Longtime Route 66 museum curator Wanda Queenan dies August 25, 2014Posted by Ron Warnick in Art, Businesses, Museums, People.
Tags: Elk City, National Route 66 Museum, Queenan's Trading Post, Wanda Queenan
Wanda Queenan, 91, longtime currator of the National Route 66 Museum in Elk City, Oklahoma, and co-owner of the now-closed Queenan’s Indian Trading Post on Route 66 on the edge of town, has died, according to her daughter.
Kiesau-Lee Funeral Home in Clinton, Oklahoma, is in charge of arrangements. I’ll post more information about the funeral as soon as I get it.
Wanda and her husband, Reese, built Queenan’s Indian Trading Post on Route 66 on Elk City’s west side in 1948. According to Michael Wallis’ book about Oklahoma, “Way Down Yonder in the Indian Nation”:
For many years the Queenans offered tourists a selection of Indian pottery, beadwork, jewelry, and rugs, and also sold supplies to Indians who lived in the region. Although her husband died in 1962, Wanda stayed on and kept the trading post open. But when the interstate came and the oil patch went sour, business at the trading post suffered. Wanda stopped buying and sold out her remaining stock.
“We didn’t get rich, but this trading post was something we really loved,” says Wanda. “It was great fun out her on Route 66.”
One of the survivors of the trading post — a 14-foot-tall kachina doll made of oil drums and scrap metal from a local Indian named Johnny Grayfish in 1962 and nicknamed Myrtle — was renovated and donated to the National Route 66 Museum in 1990, where it stands sentinel today.
Queenan became the museum’s curator about that time and was often seen greeting customers in the gift shop.
UPDATE: Funeral information. Worth reading, but here are some excerpts:
Funeral Services for Wanda Queenan, 91, Clinton resident will be held 10:00 Tuesday, August 26,2014 in the Church of Jesus Christ of Latte-Day-Saints, officiated by Bishop Dan Turner. Burial will follow in the Elk City Cemetery under the direction of the Kiesau-Lee funeral Home. […]
Wanda never seemed to think she accomplished that much. She is only an icon of the Mother Road, friend of historian Michael Wallis who has written many books and filmed documentaries of Rt. 66 which have included Wanda, She is the character of Lizzie in Cars. John Lasseter Pixar Director has consulted Wanda for her views and life story on the Mother Road; look at the end of the credits, you’ll see her name there! If you Google her, there’s her picture. Look at the museum grounds you will see the two giant totem poles Myrtle and Yatahey (aka Don’t Shoot Me, I’ll Marry your daughter) that once stood proudly on the grounds of the trading post. They were purchased by the city of Elk City when the Route 66 museum was coming to fruition. Myrtle is an international celebrity along with Wanda who has been interviewed by International and National organizations extensively. […]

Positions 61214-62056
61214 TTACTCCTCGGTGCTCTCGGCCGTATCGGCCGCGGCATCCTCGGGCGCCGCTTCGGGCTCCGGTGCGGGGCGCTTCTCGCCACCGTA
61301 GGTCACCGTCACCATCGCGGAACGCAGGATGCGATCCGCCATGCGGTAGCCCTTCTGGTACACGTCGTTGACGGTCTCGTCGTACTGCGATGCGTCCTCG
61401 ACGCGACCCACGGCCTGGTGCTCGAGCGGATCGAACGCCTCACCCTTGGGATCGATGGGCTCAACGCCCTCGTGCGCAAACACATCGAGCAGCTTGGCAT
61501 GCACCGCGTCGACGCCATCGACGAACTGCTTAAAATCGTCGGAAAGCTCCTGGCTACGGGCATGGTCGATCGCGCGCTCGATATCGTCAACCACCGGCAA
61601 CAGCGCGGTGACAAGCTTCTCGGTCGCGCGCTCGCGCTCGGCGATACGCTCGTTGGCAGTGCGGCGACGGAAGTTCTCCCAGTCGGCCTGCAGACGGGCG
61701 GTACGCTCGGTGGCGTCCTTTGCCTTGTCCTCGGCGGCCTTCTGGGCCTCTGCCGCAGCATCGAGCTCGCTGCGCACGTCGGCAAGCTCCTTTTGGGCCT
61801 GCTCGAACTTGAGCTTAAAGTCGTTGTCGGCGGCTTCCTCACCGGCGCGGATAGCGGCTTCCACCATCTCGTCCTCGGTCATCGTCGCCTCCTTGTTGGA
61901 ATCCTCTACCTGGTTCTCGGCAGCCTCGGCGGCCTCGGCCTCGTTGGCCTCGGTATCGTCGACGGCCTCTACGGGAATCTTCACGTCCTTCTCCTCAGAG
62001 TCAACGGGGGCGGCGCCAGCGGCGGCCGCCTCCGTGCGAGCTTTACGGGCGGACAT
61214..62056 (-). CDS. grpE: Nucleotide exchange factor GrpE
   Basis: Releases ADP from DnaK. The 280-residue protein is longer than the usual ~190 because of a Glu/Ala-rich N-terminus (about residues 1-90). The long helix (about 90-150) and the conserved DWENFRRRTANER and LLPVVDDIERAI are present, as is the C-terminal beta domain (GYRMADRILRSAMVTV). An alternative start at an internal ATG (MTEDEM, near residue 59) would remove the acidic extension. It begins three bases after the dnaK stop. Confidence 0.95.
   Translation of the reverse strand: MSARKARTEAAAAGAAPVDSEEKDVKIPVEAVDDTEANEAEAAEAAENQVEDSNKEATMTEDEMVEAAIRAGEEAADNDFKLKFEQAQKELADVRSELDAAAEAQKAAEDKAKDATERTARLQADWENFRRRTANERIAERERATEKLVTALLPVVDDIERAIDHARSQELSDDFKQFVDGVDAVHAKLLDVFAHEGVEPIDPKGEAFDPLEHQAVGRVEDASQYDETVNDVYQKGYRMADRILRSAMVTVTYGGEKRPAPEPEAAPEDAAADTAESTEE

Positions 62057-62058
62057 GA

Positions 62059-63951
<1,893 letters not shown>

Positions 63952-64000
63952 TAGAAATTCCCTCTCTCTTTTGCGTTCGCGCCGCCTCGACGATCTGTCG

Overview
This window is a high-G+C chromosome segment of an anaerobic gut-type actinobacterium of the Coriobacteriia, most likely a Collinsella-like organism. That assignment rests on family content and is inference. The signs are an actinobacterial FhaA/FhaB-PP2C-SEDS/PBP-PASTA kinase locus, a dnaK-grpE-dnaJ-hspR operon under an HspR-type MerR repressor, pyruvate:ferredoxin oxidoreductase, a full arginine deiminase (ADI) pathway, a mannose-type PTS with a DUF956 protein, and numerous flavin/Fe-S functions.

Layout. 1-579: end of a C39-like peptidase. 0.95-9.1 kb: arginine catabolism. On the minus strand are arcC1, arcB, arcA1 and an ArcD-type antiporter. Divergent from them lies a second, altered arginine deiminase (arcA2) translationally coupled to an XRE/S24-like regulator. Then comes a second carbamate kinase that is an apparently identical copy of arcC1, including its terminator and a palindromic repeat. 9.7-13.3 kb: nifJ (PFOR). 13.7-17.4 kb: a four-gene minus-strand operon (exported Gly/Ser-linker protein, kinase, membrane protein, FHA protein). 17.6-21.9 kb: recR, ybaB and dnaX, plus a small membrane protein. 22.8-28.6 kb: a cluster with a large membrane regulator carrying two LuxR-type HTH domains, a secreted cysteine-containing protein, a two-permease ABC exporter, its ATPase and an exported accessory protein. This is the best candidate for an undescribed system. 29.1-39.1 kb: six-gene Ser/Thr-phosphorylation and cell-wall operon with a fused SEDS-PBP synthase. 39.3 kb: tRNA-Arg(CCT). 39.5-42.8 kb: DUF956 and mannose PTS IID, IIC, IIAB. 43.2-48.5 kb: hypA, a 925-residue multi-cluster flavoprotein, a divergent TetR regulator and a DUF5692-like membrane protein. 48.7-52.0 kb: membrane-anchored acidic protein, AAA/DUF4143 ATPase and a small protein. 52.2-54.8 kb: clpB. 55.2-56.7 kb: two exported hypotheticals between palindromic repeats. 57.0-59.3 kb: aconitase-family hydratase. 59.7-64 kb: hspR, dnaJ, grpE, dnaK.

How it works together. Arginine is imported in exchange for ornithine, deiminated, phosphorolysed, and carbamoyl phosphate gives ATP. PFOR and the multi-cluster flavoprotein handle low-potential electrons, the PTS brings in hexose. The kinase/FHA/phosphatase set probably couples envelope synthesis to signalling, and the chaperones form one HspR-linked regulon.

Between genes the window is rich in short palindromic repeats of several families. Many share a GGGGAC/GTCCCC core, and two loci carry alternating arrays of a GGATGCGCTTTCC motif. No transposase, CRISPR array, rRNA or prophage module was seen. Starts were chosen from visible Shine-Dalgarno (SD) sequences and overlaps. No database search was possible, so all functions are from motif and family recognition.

Quote from JACK starring Robin Williams-
I don’t have very much time these days so I’ll make it quick. Like my life. You know, as we come to the end of this phase of our life, we find ourselves trying to remember the good times and trying to forget the bad times, and we find ourselves thinking about the future. Please, don’t worry so much. Because in the end, none of us have very long on this Earth. Life is fleeting. And if you’re ever distressed, cast your eyes to the summer sky when the stars are strung across the velvety night. And when a shooting star streaks through the blackness, turning night into day… make a wish and think of me. Make your life spectacular. I know I did.